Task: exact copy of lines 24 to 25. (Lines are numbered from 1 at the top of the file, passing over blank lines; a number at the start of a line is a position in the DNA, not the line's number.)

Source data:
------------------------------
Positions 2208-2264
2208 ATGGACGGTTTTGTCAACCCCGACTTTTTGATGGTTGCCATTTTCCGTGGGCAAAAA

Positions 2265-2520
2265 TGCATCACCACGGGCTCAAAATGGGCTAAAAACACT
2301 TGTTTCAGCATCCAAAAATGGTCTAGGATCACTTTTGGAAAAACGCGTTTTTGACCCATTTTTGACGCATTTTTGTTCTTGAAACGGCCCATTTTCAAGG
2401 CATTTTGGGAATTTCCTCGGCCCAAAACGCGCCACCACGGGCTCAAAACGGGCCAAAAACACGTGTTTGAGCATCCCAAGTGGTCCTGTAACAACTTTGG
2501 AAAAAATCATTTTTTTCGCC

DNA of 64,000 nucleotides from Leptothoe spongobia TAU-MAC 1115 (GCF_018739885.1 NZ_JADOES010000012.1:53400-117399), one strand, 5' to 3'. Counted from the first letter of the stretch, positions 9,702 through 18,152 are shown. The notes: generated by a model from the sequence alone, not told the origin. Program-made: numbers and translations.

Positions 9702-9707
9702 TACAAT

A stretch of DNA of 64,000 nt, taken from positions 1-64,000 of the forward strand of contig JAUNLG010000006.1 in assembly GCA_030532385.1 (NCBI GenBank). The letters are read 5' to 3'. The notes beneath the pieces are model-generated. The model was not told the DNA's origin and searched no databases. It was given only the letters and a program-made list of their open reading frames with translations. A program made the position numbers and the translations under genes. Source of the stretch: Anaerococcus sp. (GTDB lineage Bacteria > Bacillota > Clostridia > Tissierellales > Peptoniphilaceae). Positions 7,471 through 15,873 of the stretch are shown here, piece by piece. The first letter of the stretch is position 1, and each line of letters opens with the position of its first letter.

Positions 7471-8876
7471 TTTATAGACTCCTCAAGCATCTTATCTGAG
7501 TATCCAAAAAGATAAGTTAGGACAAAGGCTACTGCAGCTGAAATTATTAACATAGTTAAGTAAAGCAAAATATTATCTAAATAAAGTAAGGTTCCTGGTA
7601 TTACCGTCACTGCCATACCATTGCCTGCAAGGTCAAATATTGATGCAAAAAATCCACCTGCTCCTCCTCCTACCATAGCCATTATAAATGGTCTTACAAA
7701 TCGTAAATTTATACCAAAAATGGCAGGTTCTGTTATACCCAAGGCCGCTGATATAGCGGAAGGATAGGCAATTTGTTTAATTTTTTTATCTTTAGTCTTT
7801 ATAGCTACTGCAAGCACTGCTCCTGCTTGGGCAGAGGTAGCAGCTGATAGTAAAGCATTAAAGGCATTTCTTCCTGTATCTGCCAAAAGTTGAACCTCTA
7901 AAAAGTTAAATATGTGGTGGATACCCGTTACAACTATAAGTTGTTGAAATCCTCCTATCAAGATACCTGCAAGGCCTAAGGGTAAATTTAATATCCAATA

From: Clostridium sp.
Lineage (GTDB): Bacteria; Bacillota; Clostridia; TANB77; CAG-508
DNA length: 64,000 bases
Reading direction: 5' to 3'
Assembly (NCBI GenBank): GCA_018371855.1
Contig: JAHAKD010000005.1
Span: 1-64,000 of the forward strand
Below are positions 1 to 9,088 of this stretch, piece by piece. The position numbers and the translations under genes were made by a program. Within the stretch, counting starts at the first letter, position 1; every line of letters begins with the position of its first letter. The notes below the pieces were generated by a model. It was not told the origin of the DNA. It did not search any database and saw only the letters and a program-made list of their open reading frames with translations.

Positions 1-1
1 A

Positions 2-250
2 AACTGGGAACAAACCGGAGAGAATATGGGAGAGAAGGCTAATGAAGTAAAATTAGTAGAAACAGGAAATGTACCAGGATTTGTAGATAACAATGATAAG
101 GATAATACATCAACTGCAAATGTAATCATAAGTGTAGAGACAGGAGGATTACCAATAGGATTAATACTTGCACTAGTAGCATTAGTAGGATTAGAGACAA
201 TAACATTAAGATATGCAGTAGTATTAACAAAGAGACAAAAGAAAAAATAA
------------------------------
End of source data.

Contig: JAHAKD010000005.1
Span: 1-64,000 of the forward strand